To me, this is such a brilliant, shining microcosm of humanity and our achievements. We are the animals with tools, who have abstract reasoning, and can find a friend in a series of beep-beep-beep-beeps. Very few people choose to communicate this way these days, and there is a specialness in sharing something so unusual with people. It’s like a secret club.

To be able to reach out with a signal and interpret that signal as a strange friendship is what is so special about our technological place. We live in the communication era. These days we’re all firing signals into the dark, whether as a series of tweets, or Morse code beeps, or texts.

--. --- --- -.. -... -.-- .

Yale Supplemental Essay #2b

Prompt: Reflect on something that has given you great satisfaction. Why has it been important to you?

I’ve never considered myself to be a very physical guy – I'm the classic tech-dweeb type – and I mostly spend my time studying mathematics and statistics. I stay indoors, I’m sedentary, and I have no sports or athletics in my hobbies.

Or, at least, I didn’t use to. My buddy Rod got sick about three years ago, and a lot of it had to do with malnutrition. I didn’t realize that you could get that sick with poor diet and exercise. I knew it was bad for you, but I never pictured it.

That’s when I read up on how to be healthier and started jogging. Of course, I continued to do calculations. “If I jog at 6 m/ph for 30 minutes, I’ll have covered 3 miles, and over the course of four weeks…” and on and on like that.

I found my love of statistics could fuel my jogging, letting me keep track of achievements and set goals.

Last summer I ran my first marathon. Well, by “ran” I mean I mostly walked it or jogged, but I completed it. I’m not going to the Olympics, but I finished a marathon. It’s important to me because it represents perseverance and attaining goals, and because I broke out of a set path to become somebody new. I don’t have to stop being a tech-dweeb to love athletics, or vice-versa, and opening up my world means a bigger horizon – one I’m jogging towards right now.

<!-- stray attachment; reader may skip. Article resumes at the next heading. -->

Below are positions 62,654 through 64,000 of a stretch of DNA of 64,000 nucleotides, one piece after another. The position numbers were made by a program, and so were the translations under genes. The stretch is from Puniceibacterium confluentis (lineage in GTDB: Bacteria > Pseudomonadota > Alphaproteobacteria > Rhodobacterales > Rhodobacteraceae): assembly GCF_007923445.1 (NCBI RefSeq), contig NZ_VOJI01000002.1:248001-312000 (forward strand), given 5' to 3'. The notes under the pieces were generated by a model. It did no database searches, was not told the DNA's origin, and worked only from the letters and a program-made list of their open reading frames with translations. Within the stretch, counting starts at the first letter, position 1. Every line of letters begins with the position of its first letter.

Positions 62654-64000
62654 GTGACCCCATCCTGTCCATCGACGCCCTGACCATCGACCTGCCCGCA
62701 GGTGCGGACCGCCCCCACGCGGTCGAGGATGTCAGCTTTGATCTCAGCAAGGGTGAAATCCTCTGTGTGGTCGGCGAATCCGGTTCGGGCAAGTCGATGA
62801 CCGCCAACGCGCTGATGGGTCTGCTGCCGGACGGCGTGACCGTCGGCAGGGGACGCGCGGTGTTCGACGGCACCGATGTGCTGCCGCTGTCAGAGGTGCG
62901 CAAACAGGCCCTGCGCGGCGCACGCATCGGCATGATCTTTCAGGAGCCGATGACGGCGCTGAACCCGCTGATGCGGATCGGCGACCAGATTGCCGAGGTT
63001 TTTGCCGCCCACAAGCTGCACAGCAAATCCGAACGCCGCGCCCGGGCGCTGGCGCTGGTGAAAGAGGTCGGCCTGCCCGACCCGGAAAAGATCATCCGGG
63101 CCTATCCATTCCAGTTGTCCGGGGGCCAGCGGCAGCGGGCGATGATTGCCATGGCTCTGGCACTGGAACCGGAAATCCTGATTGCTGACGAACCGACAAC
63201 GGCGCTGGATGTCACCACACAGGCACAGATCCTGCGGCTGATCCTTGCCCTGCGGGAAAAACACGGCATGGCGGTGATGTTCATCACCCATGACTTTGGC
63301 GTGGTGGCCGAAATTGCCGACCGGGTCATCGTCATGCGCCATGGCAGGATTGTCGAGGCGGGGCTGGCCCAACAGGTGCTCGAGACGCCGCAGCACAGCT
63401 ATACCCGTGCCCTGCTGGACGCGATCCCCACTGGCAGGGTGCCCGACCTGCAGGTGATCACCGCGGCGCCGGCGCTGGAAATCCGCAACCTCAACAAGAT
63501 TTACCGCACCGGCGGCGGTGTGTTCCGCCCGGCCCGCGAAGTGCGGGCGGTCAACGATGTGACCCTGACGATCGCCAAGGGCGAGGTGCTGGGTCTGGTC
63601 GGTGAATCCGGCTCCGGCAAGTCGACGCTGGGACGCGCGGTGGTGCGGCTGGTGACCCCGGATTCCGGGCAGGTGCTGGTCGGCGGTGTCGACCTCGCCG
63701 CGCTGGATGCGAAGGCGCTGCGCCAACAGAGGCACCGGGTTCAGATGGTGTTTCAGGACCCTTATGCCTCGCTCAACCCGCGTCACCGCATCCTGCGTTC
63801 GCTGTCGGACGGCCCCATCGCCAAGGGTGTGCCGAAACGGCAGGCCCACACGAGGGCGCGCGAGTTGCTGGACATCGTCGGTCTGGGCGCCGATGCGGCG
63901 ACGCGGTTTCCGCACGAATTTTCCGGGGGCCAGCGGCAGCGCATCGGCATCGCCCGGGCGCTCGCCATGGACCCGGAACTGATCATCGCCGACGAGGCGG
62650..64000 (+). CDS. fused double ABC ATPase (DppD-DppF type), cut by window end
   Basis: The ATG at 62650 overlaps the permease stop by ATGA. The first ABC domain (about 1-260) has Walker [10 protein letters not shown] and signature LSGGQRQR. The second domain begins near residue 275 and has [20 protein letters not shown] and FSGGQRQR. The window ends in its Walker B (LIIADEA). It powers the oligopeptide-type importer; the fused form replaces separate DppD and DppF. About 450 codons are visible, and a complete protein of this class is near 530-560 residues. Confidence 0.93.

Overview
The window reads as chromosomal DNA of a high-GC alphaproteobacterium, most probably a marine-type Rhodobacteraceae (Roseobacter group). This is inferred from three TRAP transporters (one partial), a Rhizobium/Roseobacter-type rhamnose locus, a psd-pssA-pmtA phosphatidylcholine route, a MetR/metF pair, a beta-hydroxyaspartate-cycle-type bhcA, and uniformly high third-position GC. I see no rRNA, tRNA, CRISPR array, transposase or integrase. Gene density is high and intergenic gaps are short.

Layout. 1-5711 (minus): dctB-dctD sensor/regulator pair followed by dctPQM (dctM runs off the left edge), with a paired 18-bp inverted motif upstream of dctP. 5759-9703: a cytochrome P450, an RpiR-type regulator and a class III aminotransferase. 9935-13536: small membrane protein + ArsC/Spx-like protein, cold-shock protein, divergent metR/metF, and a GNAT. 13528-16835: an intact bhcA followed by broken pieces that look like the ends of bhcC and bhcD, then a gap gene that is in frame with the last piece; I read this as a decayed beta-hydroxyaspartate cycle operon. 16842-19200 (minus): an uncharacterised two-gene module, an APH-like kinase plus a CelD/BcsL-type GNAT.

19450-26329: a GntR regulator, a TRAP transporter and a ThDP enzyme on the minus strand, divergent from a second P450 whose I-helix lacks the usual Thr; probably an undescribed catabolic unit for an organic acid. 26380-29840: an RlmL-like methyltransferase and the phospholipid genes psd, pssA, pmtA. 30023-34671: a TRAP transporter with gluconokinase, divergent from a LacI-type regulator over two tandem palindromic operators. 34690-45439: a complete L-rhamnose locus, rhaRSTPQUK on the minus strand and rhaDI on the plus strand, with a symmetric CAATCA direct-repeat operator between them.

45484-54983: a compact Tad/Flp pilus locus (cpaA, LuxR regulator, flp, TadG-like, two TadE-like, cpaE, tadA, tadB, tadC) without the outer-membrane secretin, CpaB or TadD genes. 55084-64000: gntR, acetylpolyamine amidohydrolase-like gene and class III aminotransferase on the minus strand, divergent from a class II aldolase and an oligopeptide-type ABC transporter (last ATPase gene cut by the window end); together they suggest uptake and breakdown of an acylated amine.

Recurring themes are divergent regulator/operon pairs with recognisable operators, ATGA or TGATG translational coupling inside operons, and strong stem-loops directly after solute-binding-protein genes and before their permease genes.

I was lying in my coffin, waiting for the beginning, and I had to keep quiet or those in attendance would hear me. The problem was that I was so excited to have made it there.

We were performing my first self-made show at an outdoor theatre festival. How did I end up here with so little experience?

In theatre class at school, a guest speaker once advised, “Book a space,” meaning that if you spend money and book a space for your show, you commit; there’s no backing down. I signed up for a theatre festival the next day.

Time seemed to warp over the next months as I tried to fit in the challenge of self-producing, writing, casting, and rehearsing the show, and building a prop coffin that I was going to be mock-buried in.

Nothing went smoothly. A cast member dropped out and had to be replaced, we couldn’t afford rehearsal space, so backyards and garages were used instead. Every challenge seemed too much, but we had to keep going. Learning to produce a show has taught me about administration, scheduling, creativity, and management, and grew my confidence and artistic ability.